POLSON - Lake County authorities may have some new ideas on how to deal with its long-standing problems with an aging, and overcrowded jail thanks to a new analysis of the facility and its operations.
Lake County Sheriff Don Bell was sworn into office in 2014 and began his duties in 2015.
"I swore in that I would do this job with fidelity and I believe part of my job is to keep the people who are being mean, breaking the law, and that are dangerous to the community, incarcerated," Sheriff Bell said.
Sheriff Bell would like to keep offenders separate from the public but the county has 1,600 unserved felony warrants as well as more than 800 offenders who are waiting to serve time in the county's jail.
Part of the problem according to Sheriff Bell is that the current jail located in the lower level of the Lake County Courthouse is too small with only 46 beds -- something the sheriff says is a public safety issue.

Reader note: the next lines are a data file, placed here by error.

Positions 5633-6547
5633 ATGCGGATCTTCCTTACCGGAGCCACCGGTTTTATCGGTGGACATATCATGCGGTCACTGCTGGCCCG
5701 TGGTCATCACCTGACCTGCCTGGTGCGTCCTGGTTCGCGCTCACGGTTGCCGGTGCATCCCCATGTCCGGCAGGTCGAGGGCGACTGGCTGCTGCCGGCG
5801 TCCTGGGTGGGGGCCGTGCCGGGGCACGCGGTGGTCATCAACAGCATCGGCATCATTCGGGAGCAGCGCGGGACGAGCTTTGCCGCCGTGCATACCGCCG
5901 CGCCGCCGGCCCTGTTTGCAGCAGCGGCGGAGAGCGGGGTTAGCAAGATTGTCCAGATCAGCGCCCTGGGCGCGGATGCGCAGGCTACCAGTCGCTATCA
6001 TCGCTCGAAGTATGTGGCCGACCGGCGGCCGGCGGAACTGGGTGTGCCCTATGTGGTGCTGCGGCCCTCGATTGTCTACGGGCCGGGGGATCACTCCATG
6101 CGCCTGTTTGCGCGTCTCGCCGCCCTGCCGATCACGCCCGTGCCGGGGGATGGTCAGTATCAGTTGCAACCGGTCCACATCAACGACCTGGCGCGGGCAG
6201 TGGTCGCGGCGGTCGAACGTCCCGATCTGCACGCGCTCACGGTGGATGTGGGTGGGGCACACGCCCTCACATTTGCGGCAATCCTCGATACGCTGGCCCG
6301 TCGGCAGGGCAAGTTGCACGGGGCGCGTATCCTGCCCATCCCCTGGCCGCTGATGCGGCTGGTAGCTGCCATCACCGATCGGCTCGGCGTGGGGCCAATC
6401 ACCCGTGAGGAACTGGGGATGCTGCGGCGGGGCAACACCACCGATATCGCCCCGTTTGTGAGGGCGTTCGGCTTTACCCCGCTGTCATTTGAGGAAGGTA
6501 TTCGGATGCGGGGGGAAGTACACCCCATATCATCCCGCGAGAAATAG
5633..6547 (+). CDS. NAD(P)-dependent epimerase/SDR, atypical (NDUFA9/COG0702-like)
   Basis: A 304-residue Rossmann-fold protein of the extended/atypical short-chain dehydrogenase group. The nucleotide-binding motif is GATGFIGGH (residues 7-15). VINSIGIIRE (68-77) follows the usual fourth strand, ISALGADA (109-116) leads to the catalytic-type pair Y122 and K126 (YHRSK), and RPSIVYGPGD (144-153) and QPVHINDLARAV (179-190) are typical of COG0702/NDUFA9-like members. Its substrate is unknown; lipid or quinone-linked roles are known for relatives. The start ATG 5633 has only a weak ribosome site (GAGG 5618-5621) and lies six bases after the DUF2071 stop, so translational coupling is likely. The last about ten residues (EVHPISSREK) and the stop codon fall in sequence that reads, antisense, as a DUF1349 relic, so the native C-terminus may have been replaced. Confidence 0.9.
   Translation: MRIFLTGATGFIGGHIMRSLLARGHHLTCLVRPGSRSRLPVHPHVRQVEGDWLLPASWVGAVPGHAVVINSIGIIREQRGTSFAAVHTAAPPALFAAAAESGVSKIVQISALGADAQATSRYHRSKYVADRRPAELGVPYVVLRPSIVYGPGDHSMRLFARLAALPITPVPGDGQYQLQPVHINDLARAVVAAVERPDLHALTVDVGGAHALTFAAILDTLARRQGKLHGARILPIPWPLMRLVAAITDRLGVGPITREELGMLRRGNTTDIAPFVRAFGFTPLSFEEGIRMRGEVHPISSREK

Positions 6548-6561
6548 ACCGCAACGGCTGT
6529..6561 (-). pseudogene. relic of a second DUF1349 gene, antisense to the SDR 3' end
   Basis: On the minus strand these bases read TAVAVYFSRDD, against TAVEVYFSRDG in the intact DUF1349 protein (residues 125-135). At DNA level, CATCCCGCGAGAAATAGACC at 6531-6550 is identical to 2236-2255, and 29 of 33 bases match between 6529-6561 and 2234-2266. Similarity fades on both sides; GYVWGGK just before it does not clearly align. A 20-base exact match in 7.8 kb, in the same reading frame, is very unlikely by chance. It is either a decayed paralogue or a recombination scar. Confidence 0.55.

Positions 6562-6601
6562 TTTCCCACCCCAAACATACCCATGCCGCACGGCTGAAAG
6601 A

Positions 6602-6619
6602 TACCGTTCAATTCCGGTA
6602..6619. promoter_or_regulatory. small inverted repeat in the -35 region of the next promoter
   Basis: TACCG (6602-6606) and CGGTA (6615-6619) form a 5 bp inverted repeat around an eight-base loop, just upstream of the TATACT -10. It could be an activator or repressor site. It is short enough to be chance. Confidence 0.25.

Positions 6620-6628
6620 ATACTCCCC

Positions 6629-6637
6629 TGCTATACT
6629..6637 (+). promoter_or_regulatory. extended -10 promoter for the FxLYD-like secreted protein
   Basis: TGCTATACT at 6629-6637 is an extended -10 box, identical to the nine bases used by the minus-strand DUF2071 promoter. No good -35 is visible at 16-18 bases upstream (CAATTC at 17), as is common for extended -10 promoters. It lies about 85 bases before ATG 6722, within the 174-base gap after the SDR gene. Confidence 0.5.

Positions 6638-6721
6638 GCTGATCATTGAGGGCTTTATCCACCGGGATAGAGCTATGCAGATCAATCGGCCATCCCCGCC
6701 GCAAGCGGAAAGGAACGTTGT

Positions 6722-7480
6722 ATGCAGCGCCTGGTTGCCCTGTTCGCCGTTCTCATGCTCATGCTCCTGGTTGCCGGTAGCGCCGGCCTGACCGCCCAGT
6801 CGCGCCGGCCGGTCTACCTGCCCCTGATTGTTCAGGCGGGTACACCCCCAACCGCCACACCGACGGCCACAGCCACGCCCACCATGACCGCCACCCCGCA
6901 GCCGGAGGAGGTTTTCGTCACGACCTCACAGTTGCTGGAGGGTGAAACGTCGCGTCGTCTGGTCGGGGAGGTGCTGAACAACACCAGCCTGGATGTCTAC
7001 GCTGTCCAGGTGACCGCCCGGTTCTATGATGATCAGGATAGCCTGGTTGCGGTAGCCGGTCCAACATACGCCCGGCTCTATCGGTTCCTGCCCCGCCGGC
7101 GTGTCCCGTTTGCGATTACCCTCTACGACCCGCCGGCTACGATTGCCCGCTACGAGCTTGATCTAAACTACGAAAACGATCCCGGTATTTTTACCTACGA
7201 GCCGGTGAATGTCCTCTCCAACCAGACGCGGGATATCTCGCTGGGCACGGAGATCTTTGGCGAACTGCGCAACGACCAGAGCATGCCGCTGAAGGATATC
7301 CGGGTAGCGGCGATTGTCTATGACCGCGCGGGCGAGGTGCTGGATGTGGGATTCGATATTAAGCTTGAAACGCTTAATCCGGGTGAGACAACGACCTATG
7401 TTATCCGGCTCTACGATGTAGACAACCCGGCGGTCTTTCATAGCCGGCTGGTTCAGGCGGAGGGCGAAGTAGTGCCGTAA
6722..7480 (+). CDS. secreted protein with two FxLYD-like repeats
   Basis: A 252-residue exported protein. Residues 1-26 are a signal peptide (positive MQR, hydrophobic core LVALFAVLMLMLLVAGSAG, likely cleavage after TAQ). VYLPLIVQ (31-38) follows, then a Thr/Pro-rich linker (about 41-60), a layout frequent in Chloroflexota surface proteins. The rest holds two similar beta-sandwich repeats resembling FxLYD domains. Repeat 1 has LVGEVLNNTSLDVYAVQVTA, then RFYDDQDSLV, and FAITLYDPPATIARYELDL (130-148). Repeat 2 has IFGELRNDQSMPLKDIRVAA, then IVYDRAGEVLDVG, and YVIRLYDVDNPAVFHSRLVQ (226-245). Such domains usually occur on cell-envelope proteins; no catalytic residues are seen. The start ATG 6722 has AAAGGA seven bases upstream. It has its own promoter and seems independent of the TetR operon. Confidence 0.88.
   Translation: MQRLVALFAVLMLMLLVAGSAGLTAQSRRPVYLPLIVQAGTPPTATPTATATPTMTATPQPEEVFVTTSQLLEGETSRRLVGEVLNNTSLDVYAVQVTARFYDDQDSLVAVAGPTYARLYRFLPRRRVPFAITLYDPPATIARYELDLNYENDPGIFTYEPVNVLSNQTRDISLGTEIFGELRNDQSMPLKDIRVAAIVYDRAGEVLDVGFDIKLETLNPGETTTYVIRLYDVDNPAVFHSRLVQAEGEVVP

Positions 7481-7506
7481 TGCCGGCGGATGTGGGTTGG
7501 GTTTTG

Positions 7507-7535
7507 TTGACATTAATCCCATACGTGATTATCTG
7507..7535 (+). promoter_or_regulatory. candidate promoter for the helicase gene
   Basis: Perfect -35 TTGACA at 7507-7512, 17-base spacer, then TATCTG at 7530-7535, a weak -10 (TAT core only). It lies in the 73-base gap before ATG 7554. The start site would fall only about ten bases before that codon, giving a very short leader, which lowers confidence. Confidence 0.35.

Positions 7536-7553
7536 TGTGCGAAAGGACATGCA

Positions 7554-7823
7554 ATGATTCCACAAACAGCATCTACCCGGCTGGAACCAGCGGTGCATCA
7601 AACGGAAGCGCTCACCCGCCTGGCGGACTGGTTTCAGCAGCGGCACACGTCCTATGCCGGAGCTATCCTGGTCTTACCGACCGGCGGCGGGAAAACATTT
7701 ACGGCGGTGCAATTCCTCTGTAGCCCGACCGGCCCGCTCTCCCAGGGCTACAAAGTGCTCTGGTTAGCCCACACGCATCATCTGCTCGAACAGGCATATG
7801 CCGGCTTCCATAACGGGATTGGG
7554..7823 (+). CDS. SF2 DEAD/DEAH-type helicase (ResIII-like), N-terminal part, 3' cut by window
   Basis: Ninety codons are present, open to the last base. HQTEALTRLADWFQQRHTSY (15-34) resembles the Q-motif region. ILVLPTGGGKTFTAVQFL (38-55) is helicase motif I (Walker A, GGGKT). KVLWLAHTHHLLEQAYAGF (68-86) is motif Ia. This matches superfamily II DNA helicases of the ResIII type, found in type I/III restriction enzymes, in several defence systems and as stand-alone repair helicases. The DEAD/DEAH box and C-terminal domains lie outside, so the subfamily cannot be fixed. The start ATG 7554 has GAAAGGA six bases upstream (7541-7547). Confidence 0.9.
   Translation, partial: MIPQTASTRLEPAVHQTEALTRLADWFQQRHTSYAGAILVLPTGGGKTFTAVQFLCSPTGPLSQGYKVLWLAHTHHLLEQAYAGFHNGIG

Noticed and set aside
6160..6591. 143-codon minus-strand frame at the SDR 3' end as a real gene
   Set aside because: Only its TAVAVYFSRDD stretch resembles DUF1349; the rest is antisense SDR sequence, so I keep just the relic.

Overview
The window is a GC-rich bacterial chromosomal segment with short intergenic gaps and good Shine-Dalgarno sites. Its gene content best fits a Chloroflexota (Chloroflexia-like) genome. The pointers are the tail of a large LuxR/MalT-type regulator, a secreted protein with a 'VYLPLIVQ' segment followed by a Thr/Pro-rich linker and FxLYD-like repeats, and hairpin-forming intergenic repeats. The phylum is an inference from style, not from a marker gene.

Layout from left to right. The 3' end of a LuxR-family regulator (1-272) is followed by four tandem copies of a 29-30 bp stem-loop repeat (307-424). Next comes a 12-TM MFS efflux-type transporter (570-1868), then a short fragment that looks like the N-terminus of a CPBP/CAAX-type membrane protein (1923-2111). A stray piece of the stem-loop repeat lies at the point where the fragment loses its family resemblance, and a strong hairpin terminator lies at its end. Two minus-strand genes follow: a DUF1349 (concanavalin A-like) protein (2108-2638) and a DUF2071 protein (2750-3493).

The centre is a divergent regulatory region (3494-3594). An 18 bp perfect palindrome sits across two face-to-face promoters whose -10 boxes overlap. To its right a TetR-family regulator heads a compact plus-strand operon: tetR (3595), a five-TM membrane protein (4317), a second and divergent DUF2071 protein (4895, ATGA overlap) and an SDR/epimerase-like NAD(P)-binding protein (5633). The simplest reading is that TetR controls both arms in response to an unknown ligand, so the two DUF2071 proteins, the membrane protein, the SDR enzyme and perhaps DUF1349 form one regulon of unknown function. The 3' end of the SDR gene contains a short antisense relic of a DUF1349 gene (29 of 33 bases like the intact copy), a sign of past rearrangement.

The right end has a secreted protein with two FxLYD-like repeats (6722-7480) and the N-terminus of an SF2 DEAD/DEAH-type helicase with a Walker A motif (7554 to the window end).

"Forty-six is what we're set at. It makes it difficult. There's a reason why a judge signed a warrant that's that big of bond on that person," Sheriff Bell said. "That person must have done something pretty critical, violent or major someplace and we just don't have room so it weighs on my mind all the time."
Lake County District Court Judge Deborah Christopher shares Sheriff Bell's frustration.
"How we get the work done effects the people I care about in a place that I love doing something that is my job, for the public that is out there. When we can't get that done effectively than we're not serving the people that we represent," Judge Christopher said.
She says the county's entire justice system is in crisis management due to budget restrictions and that the problem is deeper than just a lack of beds in the jail.
"Our ability to conduct trials to respond to people's needs in civil cases where they need to have trials is completely compromised by inadequate space, old structures and lack of electronic equipment," Judge Christopher said.
On a quest to find the right solution, Sheriff Bell had an assessment done of the current jail at no cost to the county through the National Institute of Corrections.
"It's a very preliminary study. The next step is a comprehensive needs assessment study looking at the population, looking at alternatives to incarceration. Looking at how many beds are needed," justice facility planner Mark Goldman said.